Beacon trial



This trial was cofinanced by the 2013 and 2018 Children without Cancer races.

BEACON – a randomised phase IIb trial of BEyACizumab added to temozolomide ± IrinOtecan for children with refractory/relapsed Neuroblastoma


About Neuroblastomas

A neuroblastoma is a malignant extracranial tumor that develops from primitive nerve cells called neuroblasts, which normally form the nerve cells in the body. This type of solid tumor is one of the most common in children.

This disease represents 10% of solid tumors in children under 15 years old and mainly affects young children, as it is generally diagnosed before the age of five (90% of cases). More than half of the children present with metastatic disease at the time of diagnosis. The exact causes of neuroblastoma are unknown, but it appears that genetic and environmental factors play a role in its onset.

Learn more about this disease: link

BEACON: 10 years of fighting high-risk relapsed neuroblastoma

BEACON is a phase II trial that started in 2014 and is still ongoing. Thanks to its results and international scope, this trial has defined the overall therapeutic strategy in Europe for high-risk and relapsed neuroblastoma.

The aim of the first part of the study was to determine the therapeutic effect of Bevacizumab in combination with chemotherapy (Temozolomide, Irinotecan-Temozolomide, or Topotecan-Temozolomide). Bevacizumab is a therapeutic antibody that neutralizes VEGF, a growth factor for blood vessels. This protein is essential for the development of the tumor vascular network, which is indispensable for tumor growth. Additionally, the study aimed to investigate whether the addition of Irinotecan or Topotecan to Temozolomide increased the efficacy of chemotherapy. This study aimed to determine which combination provided the best response (complete or partial response) within 18 or 24 weeks and also to estimate the side effects.

160 patients aged 1 to 21 years with high-risk relapsed or refractory neuroblastoma were included in one of the two treatment arms: Chemotherapy without Bevacizumab (single molecule or in combination) and Chemotherapy with Bevacizumab (Temozolomide, Irinotecan-Temozolomide, or Topotecan-Temozolomide). Among all the combinations, Bevacizumab combined with Irinotecan-Temozolomide offers the best therapeutic solution to date (tolerable toxicity, an ORR of 23%, a 1-year PFS of 67%, and a median survival of about 3 years). This therapy is now recognized as the reference treatment for neuroblastoma in the UK.


The goal of this project is to combine conventional chemotherapy (Topotecan, Irinotecan, Temozolomide) with Dinutuximab beta. This therapeutic antibody targets GD2, a ganglioside highly present on the surface of neuroblastoma cells. Thus, this interaction aims to enhance the anti-cancer immune response.

65 patients have been recruited for this trial, which has opened in 40 centers located in 9 countries (UK, France, Spain, Denmark, Ireland, Austria, Netherlands, Switzerland, and Belgium). Patients received chemotherapy alone or combined with Dinutuximab beta (the Temozolomide-only arm closed in January 2020 for the entire BEACON project due to the lack of efficacy of the molecule). For patients who received Bevacizumab beta in addition, the response rate to the drug increased from 18.2% to 34.8% (a higher rate than in the BEACON 1 trial). However, long-term survival does not seem to have improved.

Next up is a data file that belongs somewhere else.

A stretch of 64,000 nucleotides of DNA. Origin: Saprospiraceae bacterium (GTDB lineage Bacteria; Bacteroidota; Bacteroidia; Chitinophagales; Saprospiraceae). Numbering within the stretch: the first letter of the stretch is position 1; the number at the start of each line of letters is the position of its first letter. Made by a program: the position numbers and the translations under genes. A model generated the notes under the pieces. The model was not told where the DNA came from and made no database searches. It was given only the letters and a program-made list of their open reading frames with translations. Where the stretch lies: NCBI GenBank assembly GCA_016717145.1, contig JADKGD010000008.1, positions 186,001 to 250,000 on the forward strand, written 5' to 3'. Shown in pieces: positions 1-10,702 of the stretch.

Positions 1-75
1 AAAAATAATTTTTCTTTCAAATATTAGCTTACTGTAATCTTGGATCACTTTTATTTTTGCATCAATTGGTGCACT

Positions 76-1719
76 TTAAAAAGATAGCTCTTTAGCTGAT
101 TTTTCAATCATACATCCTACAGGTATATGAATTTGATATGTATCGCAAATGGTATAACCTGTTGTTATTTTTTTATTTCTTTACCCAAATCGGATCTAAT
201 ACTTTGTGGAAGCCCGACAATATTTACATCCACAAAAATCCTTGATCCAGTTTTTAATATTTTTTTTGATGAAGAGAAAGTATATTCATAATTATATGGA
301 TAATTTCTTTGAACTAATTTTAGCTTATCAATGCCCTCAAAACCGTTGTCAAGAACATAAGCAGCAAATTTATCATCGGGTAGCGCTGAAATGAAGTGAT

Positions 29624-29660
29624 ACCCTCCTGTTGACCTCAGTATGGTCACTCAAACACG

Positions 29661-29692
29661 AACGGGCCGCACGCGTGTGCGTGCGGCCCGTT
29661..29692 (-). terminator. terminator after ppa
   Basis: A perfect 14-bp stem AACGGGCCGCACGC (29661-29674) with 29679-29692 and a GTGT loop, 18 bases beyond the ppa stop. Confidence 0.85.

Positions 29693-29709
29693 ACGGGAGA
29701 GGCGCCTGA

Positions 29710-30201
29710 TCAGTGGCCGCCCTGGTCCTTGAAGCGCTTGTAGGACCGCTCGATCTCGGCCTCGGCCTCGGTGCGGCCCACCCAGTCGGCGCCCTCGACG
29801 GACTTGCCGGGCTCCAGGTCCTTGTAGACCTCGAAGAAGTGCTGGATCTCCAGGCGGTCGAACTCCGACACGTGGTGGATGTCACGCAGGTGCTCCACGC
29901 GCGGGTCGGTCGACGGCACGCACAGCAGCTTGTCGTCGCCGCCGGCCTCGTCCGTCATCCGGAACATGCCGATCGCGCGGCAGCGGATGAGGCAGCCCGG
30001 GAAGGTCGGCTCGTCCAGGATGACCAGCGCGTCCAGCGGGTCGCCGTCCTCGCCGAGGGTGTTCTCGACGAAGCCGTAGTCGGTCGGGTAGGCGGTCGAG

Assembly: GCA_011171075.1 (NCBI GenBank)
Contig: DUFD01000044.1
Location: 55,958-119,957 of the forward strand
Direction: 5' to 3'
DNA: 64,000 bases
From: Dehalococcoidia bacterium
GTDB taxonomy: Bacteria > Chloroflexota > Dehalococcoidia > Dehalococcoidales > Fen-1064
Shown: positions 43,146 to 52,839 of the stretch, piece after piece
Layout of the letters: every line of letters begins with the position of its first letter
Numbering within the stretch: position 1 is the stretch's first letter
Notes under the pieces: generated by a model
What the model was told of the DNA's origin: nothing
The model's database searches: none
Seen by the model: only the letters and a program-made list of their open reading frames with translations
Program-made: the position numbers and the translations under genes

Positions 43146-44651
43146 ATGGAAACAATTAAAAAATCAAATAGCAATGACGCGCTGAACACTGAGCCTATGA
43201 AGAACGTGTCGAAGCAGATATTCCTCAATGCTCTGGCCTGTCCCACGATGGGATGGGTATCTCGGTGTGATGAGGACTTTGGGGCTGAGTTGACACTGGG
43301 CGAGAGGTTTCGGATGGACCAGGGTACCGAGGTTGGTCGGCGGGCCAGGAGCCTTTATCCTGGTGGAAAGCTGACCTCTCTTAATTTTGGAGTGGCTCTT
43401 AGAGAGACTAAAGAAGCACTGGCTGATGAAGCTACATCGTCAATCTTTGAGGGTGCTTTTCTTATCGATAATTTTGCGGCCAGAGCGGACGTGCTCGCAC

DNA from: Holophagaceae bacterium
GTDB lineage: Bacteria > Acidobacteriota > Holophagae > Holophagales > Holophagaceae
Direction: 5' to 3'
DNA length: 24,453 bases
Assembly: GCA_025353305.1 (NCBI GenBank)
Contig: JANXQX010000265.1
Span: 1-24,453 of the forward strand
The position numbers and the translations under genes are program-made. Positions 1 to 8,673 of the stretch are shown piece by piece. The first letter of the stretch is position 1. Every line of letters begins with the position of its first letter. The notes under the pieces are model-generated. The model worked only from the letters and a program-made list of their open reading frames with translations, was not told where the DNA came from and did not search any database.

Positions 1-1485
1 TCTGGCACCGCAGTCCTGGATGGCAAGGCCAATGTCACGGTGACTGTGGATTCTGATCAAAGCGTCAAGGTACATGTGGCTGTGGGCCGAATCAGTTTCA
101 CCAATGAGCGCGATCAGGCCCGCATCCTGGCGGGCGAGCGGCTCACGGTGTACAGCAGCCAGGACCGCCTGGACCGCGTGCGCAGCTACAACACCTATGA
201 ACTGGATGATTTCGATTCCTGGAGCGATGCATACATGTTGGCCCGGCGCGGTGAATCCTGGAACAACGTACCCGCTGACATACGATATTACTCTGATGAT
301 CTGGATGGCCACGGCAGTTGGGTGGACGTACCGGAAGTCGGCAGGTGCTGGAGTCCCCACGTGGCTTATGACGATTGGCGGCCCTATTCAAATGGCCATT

This international collaborative project, funded as part of the Fight Kids Cancer 2021 call for projects, will attempt to allocate patients into risk groups defined based on their molecular specificities (or biomarkers) and treatment resistance. A biomarker is generally a protein found in the blood or tissues that is specific to a disease. Its presence and quantity can be a diagnostic, prognostic indicator, and guide the appropriate treatments for patients.

This project will study the impact of genetic and epigenetic factors on relapse and treatment resistance, which will help identify new combinations of molecules in the hope that they will be more effective.


The two promising treatments tested in BEACON 1 and BEACON IMMUNO, combined with chemotherapy, are being tested in combination in the BEACON 2 trial. Additionally, other innovative drugs will also be included in the therapeutic panel offered to patients. This trial will establish a reference treatment for cases of relapsed pediatric neuroblastomas. It is, therefore, an essential step to change practices so that treatments can be widely administered by doctors across Europe after the trial. This program will also develop new combinations of drugs that will improve the efficacy of immunotherapy, curing more children with fewer side effects. This program was selected for its excellence as part of the 2022 Fight Kids Cancer Call for Projects.

This project was funded through donations raised during the Enfants sans Cancer races in 2013, 2018, 2021, and 2022.

Follow-up of the BEACON trial

Recruitment phase for BEACON 1 and IMMUNO completed and BEACON 2 is underway. Scientific presentations of BEACON:

Summary of the trial

Sponsor: University of Birmingham, UK

Principal Investigator: Dr. Lucas Moreno

Program duration: July 2013 – July 2026

Recruitment: 385 patients

Countries involved: UK, France, Ireland, Spain, Italy, Netherlands, Denmark, Austria, Switzerland, Germany, Belgium

Imagine for Margo funding: €2,366,250 (including €1.5 million funded by Fight Kids Cancer)

Other co-funders: Cancer Research UK and Solving Kid’s Cancer


Doctor Dominique Valteau-Couanet and Professor Gilles Vassal explain the program: (in French)

Professor Pamela Kearns speaks about the new trial arm BEACON-IMMUNO (from 2″32): (in French)